NOTE: This review was written for the Barbara Stanwyck Filmography Project. For more Stanwyck reviews, visit the dedicated project index!

Pop Jones (Morris Ankrum) is headed to Montana with his daughter Sierra Nevada (Barbara Stanwyck) and cowhand Nat (Chubby Johnson), leaving their Texas ranch behind for a new start on an inherited plot of land.

(Image via Movie Poster Shop)

One day, while exploring her new surroundings, Sierra Nevada encounters a stranger named Farrell (Ronald Reagan), who warns her of potential attacks by the local Blackfoot tribe.

Unbeknownst to Sierra Nevada or Pop, a faction from this tribe is working with wealthy rancher Tom McCord (Gene Evans), who wants the rights to the Jones’ land.

Sierra Nevada finds that she must team up with Farrell and friendly Blackfoot man Colorados (Lance Fuller), in order to save her father’s land.

Cattle Queen of Montana was directed by Allan Dwan. The film was scripted by Robert Blees and Howard Estabrook, from a story by Thomas Blackburn.

My own complicated history with Westerns has seen the genre go from my least favorite to one that I find very enjoyable… under certain conditions. As long-time readers of TMP will know, in my quest to appreciate Westerns, there’s been one pet peeve I haven’t been able to get over, and that’s the demonization/mistreatment of indigenous characters.

Cattle Queen of Montana is an interesting film in respect to this issue. It certainly isn’t without its problems. In one scene, Sierra Nevada literally yells “Killers! Savages, all of you!,” and Colorados, the “good Indian” of the story, has a rift with his traditional, tribal-chief father over his decision to attend school. And then, of course, all of the native characters are played by white men in wigs and bad makeup.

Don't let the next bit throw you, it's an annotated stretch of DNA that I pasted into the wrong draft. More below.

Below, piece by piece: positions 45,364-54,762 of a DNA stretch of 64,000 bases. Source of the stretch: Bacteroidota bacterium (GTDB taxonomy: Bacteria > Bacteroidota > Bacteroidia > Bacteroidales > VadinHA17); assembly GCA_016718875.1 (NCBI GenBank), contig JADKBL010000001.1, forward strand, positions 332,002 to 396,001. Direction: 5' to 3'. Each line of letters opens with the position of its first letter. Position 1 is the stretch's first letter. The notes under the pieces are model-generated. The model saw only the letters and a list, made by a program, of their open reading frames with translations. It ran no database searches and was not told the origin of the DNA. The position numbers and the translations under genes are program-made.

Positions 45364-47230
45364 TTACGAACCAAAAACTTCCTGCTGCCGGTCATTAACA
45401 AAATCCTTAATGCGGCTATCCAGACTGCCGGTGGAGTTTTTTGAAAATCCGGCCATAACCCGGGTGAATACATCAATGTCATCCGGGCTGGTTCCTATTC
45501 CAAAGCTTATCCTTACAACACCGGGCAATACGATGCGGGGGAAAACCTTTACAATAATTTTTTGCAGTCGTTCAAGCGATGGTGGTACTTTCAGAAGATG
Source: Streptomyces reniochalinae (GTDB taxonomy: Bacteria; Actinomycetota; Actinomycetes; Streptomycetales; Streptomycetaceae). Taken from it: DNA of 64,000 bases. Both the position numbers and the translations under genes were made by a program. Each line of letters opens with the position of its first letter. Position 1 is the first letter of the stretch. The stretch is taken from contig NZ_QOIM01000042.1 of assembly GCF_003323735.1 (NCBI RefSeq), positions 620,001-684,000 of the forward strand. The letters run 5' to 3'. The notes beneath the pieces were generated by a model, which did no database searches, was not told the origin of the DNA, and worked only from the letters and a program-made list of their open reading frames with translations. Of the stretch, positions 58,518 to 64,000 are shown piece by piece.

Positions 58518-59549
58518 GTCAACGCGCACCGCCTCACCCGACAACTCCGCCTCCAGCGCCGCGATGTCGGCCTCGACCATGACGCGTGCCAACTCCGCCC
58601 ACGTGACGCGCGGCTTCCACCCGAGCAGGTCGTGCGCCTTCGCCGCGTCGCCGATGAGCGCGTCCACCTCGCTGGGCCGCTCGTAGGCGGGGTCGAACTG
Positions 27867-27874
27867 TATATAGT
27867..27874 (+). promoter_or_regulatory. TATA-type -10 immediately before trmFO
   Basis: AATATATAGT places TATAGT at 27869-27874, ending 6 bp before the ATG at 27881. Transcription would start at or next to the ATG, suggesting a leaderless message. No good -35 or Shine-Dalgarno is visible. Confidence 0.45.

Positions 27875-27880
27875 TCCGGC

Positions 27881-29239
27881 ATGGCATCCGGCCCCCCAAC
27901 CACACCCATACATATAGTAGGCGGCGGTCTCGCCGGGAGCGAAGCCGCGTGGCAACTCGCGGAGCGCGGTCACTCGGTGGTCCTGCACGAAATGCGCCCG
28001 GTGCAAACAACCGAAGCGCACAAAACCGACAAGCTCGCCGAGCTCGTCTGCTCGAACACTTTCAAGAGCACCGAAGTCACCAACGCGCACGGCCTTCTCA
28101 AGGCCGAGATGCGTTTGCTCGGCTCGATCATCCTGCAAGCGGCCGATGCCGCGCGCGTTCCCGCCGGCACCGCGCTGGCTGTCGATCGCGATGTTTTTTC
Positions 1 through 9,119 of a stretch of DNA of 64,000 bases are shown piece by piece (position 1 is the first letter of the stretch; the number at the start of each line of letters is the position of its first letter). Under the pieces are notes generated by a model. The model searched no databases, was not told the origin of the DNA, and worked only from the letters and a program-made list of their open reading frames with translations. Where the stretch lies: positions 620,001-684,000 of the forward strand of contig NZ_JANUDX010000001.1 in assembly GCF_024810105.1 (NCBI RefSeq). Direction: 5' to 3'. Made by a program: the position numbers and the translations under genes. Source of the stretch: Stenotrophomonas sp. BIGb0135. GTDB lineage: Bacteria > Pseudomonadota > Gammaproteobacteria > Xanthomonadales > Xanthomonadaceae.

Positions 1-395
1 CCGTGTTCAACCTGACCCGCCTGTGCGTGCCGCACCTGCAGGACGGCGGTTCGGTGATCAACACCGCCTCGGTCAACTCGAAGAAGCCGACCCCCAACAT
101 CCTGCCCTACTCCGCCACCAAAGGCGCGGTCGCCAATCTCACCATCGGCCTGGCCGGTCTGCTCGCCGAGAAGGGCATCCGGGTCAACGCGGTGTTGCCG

But in its portrayal of the relationship between the settlers and the natives, the film’s script offers a more complex exploration. Issues such as the loss of land and hunting ground are discussed. Colorados seeks to help Sierra Nevada and her fellow settlers understand that his people aren’t evil, asking directly, “Is it so hard to believe that I’m a human being, too?” He succeeds in enlightening Sierra, leading to a disgusting-but-accurate portrayal of the vitriol she faces in town after being seen simply riding her horse next to Colorados.

(Image via Fifties Westerns)

The general perspective of the film seems to be that there is good and evil in every social group. Divisions of race, class, religion, and politics don’t separate people into monolithic communities, because these communities are made up of individuals, some of whom are bound to be peace-seekers and some of whom are bound to be extremists.

Or, maybe I’m reading too much into it, and it’s just an easy time-passer of a Western film, haha. It works, in that respect. Some lovely photography showcases the beauty of the land, and the story did a fine job of keeping my interest.

As for Stanwyck, her performance here isn’t as high-energy or high-impact as in some of her other roles, but the film is still an okay watch and she turns out a solid performance. This would be a more memorable entry into her filmography had her character been more deeply developed, giving her more meaty material to work with.

Cattle Queen of Montana isn’t one of Stanwyck’s best, but it’s got a decent story, and Western fans will enjoy it for the scenery at the very least.